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Arts & Culture / Inside Appalachia
The Inside Appalachia Folkways Project expands the reporting of the Inside Appalachia team to include more stories from West Virginia as well as expand coverage in Virginia, Kentucky, Tennessee, North Carolina, and Ohio.

Festival In Irvine, KY Sparks Competition Within Morel Mushroom Community

Showing Off Morels
Nicole Musgrave
/
West Virginia Public Broadcasting
Tina Caroland shows off a morel mushroom at the Mountain Mushroom Festival in Irvine, Kentucky. Caroland has demonstrated how to fry morels at the festival for about 15 years. She purchased morels for this year’s cooking demonstration because Caroland and her family were slow to find morels at the start of this season.

Dryland fish, Molly moochers, hickory chickens. No matter what you call them, morel mushrooms are a seasonal favorite in many communities throughout Appalachia. And you can often spot morel hunters bragging about their best finds on Facebook or at backyard cookouts. At the Mountain Mushroom Festival in Irvine, Kentucky, several layers of competition are present within the mushroom community there.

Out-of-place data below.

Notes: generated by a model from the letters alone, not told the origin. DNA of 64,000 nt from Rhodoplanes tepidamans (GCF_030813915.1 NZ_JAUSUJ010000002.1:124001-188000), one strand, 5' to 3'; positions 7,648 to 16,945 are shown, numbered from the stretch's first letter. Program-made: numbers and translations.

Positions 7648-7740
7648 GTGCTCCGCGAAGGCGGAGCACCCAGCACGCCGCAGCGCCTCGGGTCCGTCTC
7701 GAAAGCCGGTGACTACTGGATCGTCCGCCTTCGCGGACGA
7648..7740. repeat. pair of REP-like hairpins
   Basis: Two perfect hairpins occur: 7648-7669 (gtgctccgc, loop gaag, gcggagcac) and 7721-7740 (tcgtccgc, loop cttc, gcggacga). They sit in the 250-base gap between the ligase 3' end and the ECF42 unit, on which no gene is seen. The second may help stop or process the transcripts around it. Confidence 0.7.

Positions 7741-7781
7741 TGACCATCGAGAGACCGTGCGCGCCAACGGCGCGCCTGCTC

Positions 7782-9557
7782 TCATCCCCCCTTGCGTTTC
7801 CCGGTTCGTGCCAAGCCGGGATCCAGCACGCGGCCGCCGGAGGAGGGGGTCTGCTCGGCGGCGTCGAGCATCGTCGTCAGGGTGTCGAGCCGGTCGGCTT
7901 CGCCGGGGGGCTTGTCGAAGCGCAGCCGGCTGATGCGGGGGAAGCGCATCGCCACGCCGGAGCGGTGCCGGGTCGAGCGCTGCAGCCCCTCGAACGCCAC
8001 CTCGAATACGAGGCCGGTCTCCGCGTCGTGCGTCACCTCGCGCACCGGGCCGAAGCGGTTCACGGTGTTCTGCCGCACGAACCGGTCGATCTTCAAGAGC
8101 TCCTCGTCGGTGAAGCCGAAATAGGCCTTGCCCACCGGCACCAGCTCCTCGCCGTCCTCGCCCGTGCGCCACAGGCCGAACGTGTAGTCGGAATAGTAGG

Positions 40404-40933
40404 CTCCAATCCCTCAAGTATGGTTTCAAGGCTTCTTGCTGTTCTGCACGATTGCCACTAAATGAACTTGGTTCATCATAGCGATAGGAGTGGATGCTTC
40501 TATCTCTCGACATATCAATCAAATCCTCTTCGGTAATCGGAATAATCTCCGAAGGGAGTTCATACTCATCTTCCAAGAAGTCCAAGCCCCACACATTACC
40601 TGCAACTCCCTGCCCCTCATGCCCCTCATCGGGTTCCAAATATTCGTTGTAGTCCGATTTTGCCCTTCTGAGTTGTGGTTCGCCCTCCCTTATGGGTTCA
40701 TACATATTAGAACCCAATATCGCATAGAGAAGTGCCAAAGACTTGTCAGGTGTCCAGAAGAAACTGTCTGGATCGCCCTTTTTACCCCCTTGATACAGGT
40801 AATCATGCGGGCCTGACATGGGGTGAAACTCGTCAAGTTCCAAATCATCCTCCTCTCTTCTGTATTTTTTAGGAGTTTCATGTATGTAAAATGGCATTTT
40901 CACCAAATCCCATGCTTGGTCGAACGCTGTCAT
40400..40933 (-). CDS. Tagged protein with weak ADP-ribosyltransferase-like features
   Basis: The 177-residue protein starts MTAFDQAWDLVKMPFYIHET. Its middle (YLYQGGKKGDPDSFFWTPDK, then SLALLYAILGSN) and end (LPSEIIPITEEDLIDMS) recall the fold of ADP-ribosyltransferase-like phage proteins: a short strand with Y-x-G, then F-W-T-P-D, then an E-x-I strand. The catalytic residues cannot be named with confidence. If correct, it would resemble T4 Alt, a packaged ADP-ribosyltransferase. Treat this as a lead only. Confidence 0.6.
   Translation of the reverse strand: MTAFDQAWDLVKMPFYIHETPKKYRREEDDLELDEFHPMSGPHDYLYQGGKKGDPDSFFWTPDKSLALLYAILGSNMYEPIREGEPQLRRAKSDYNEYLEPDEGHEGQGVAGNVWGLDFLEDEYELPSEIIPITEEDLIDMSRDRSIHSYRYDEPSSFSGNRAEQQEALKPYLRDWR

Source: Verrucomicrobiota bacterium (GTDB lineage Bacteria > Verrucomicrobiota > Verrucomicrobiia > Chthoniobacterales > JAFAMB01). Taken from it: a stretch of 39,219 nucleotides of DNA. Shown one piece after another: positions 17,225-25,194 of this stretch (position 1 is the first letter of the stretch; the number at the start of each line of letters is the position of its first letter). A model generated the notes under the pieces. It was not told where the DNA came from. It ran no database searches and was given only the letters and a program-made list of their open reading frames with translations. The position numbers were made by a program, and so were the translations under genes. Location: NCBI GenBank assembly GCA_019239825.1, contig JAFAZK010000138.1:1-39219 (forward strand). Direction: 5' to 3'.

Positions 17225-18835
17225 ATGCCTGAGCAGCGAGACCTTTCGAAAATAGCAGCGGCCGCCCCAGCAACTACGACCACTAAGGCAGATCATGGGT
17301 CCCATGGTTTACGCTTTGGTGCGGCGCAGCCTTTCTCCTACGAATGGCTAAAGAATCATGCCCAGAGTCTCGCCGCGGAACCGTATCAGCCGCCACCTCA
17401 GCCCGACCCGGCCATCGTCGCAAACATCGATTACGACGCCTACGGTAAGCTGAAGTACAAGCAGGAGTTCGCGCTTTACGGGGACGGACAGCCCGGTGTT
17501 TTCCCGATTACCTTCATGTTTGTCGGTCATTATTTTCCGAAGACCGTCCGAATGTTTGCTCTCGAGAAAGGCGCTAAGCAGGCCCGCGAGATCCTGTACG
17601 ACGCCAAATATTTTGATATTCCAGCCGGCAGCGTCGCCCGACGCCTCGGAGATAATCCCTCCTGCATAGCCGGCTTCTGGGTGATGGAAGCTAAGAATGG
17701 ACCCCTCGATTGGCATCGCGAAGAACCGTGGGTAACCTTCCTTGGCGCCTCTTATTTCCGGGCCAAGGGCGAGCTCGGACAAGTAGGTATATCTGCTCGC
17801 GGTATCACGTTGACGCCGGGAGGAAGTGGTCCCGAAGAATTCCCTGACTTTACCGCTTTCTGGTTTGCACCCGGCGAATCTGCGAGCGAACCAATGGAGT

Everybody’s Afraid You’ll Find Their Honey Hole

Up on a stage, tucked underneath a tent, John Allen is preparing a cream sauce chock full of morel mushrooms. The cooking demonstrations are in full swing.

“Now whenever I’m doing a cream sauce—when I’m thinning it out—I always go about one step thinner than I want my final sauce to be,” Allen said to the audience.

John Allen Mushroom Chef
Nicole Musgrave
/
West Virginia Public Broadcasting
John Allen stirs a morel-filled cream sauce as he demonstrates how to prepare morels at the Mountain Mushroom Festival in Irvine, Kentucky. Allen practiced making his Kentucky Hot Brown-inspired dish just once before demonstrating at the festival and entering it into the Mushroom Cook-Off.

This is Allen’s tenth year demonstrating at the festival, which celebrates local traditions around morel mushrooms. Morels are a type of wild mushroom that can be found in the forests of Appalachia in the springtime. They are often identified by their honeycomb-like caps. They can be smaller than a fingertip and bigger than a hand, and they’re prized for their meaty texture and their nutty, buttery flavor.

For his dish, Allen layers the morel cream sauce over a piece of sourdough bread, and tops that with a slice of tomato and fried morels. It’s an ode to the Kentucky Hot Brown, made with Estill County morels.